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I am getting OutOfMemoryError on my application. When i went through some tutorials, i came to know that, I can solve this issue by using Softreference/Weakreference. But I don't know that how to use Softreference/Weakreference.

Please suggest me some tutorials that providing examples for the Softreference or Weakreference.

Thank you...

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3 Answers

up vote 1 down vote accepted

See the following tutorial

How to use SoftReference

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Thank you sunil kumar... –  Jomia Jun 30 '11 at 10:11
4  
Whilst this may theoretically answer the question, it would be preferable to include the essential parts of the answer here, and provide the link for reference. Link-only answers are not acceptable here. –  Cody Gray May 12 '12 at 8:46
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package com.myapp;

import java.io.File;
import java.lang.ref.SoftReference;
import java.util.WeakHashMap;

import android.graphics.Bitmap;
import android.graphics.BitmapFactory;
import android.util.Log;


public class BitmapSoftRefrences {


      public static String SDPATH = Environment.getExternalStorageDirectory()
        + "/MYAPP";

// 1. create a cache map
public static WeakHashMap<String, SoftReference<Bitmap>> mCache = new WeakHashMap<String, SoftReference<Bitmap>>();
public static String TAG = "BitmapSoftRefrences";

// 2. ask for bitmap
public static Bitmap get(String key) {
    if (key == null) {
        return null;
    }

    try {
        if (mCache.containsKey(key)) {

            SoftReference<Bitmap> reference = mCache.get(key);
            Bitmap bitmap = reference.get();
            if (bitmap != null) {
                return bitmap;
            }
            return decodeFile(key);
        }

    } catch (Exception e) {
        // TODO: handle exception
        Logger.debug(BitmapSoftRefrences.class,
                "EXCEPTION: " + e.getMessage());

    }

    // the key does not exists so it could be that the
    // file is not downloaded or decoded yet...

    File file = new File(SDPATH + "/" + key);

    if (file.exists()) {
        return decodeFile(key);
    } else {
        Logger.debug(BitmapSoftRefrences.class, "RuntimeException");

        throw new RuntimeException("RuntimeException!");
    }
}

// 3. the decode file will return bitmap if bitmap is not cached
public static Bitmap decodeFile(String key) {
    // --- prevent scaling
    BitmapFactory.Options opt = new BitmapFactory.Options();
    opt.inScaled = false;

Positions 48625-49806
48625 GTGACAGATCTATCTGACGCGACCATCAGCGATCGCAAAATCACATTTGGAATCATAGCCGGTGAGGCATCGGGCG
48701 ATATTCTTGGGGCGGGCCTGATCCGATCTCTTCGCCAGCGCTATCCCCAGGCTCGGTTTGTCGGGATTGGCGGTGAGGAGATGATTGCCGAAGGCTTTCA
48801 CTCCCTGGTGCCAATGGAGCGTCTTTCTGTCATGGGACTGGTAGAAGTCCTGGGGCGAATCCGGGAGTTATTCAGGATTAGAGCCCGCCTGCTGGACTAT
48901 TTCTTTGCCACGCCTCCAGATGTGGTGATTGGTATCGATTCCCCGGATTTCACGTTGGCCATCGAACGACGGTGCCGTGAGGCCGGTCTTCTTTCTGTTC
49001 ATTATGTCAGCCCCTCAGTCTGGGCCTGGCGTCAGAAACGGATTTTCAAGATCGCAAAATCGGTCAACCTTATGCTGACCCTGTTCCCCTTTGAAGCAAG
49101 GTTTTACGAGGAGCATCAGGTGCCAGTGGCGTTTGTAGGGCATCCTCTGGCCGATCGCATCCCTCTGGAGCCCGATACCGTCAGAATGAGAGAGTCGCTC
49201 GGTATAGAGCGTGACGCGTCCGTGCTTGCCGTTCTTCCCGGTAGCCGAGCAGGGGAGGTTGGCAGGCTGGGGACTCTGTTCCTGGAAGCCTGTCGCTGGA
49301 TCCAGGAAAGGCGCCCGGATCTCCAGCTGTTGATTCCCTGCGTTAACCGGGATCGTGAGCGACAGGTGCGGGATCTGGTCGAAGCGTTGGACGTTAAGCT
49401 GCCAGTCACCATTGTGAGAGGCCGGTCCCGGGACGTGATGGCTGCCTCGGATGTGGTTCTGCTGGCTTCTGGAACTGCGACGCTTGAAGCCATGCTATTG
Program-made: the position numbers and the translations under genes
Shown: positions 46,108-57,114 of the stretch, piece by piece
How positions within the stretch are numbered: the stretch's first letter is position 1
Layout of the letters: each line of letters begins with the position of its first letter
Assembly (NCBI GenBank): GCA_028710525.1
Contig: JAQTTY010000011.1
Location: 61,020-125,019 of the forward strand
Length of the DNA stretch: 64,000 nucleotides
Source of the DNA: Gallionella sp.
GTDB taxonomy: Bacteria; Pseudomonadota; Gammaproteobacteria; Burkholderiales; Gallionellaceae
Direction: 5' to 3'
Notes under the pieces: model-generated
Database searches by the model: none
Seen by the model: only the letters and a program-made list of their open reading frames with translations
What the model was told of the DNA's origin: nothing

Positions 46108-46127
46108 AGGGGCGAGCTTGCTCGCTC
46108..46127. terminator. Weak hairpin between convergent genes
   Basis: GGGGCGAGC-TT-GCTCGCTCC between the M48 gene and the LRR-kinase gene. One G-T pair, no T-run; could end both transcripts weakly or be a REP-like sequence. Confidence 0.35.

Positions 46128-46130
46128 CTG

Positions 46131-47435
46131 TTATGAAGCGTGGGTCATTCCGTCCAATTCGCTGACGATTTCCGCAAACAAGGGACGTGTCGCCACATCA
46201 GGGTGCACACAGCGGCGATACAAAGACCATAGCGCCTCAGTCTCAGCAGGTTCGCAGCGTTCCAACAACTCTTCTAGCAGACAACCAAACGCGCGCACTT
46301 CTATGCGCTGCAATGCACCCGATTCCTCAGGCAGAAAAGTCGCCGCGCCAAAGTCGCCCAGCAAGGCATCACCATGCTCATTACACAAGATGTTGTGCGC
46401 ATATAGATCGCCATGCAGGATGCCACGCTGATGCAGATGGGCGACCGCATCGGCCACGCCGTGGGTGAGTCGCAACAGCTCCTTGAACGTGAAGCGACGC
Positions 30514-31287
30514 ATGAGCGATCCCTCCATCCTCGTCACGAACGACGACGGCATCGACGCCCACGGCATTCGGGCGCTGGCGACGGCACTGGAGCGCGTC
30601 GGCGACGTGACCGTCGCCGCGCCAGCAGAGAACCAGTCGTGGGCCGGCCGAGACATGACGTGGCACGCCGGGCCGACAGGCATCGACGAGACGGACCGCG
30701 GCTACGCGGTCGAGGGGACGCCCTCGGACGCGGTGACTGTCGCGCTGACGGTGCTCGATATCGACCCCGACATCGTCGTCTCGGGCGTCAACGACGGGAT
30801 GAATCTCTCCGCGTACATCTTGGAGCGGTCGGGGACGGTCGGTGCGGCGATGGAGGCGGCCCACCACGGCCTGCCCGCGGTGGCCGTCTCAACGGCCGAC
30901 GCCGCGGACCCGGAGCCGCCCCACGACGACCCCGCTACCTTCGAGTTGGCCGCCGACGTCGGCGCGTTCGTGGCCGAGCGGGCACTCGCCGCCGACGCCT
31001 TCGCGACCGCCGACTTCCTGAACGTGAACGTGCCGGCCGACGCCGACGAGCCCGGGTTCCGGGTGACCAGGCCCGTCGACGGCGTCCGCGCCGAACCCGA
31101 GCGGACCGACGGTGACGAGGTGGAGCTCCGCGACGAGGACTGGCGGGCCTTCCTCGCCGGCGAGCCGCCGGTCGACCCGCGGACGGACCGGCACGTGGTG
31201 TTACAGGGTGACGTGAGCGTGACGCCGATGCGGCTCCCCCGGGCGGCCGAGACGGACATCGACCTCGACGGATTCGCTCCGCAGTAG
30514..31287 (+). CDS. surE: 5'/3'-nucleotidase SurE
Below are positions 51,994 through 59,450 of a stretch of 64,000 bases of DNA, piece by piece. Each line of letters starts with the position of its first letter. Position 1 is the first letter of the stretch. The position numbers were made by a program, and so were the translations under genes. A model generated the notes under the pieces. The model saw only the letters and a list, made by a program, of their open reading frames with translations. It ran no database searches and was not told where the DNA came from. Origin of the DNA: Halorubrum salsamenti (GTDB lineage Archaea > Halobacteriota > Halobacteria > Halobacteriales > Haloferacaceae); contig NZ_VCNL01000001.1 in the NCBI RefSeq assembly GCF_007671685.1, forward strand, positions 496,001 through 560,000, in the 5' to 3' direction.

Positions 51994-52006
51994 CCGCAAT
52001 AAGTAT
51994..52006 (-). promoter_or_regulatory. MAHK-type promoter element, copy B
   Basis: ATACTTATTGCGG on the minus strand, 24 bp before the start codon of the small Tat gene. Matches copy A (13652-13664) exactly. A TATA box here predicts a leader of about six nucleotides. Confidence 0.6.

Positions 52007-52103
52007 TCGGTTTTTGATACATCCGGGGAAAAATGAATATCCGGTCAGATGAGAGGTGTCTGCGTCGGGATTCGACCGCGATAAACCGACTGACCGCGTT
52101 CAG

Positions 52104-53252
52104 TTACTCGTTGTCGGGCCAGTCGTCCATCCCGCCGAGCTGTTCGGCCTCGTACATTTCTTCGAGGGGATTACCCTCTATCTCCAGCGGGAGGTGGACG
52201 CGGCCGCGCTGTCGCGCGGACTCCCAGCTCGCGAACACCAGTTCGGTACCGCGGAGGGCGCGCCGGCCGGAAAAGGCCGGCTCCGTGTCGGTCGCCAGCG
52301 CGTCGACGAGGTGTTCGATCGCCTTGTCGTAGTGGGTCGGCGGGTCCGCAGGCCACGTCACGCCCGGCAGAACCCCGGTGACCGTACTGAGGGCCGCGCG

Bitmap bitmap = BitmapFactory.decodeFile(SDPATH + "/" + key, opt);

    mCache.put(key, new SoftReference<Bitmap>(bitmap));

    return bitmap;
}

public static void clear() {
    mCache.clear();
}

}
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To create a WeakReference, the syntax is WeakReference<SomeType> myWeakReference = new WeakReference<SomeType>(actualObject);. To retrieve the object via that WeakReference, do the check if (weakWidget == null). That way, you will avoid a NullPointerException if it has been garbage-collected already.

This Java.net article by Ethan Nicholas explains why you would want to use a WeakReference instead of a strong one. It provides the example of a final (unextendible) class called Widget that has no defined serial UID, presuming that the developer decides to define a serial UID to track each Widget instance. They do so by creating a new HashMap and doing something like serialNumberMap.put(widget, widgetSerialNumber); which is a strong reference. That means it must be explicitly cleaned up when no longer needed. The developer is responsible for knowing exactly when to manually "garbage-collect" that reference and remove it from the HashMap, which should be done only when they're really sure it's not needed anymore. This may be the problem you ran into in your application.

In this particular case, as the article explains, the developer could use the WeakHashMap class instead (as @NayAneshGupte put in his example), wherein the key is actually a WeakReference. This would allow the JVM nullify the keys to old Widgets as it saw fit, so that the garbage collector could come along and destroy their associated objects.

The article also goes on to talk about SoftReferences and PhantomReferences (which I've never used). You can read more about all of these in this javapapers.com article and this Rally blog.

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@CodyGray--ironically, the original accepted answer was also a link. While you definitely have a point (and I had not realized it when answering this originally), even the thread you referenced reveals varying opinions about whether a link can be a good answer in and of itself. To that end, would it have been acceptable for me to have posted this as a comment on another answer (instead of as an answer)? –  hotshot309 May 14 '12 at 18:23
1  
I left the same comment on the original post—link-only answers are not acceptable answers, whether someone else does it first or not. The better solution would have been to include the essential parts of the answer here, and just provide the link for reference. Yes, you could have left a comment, but that's not the same thing as an answer. –  Cody Gray May 14 '12 at 18:29
    
Anybody like my answer better, now that I've revised it? :) –  hotshot309 Apr 15 at 14:26
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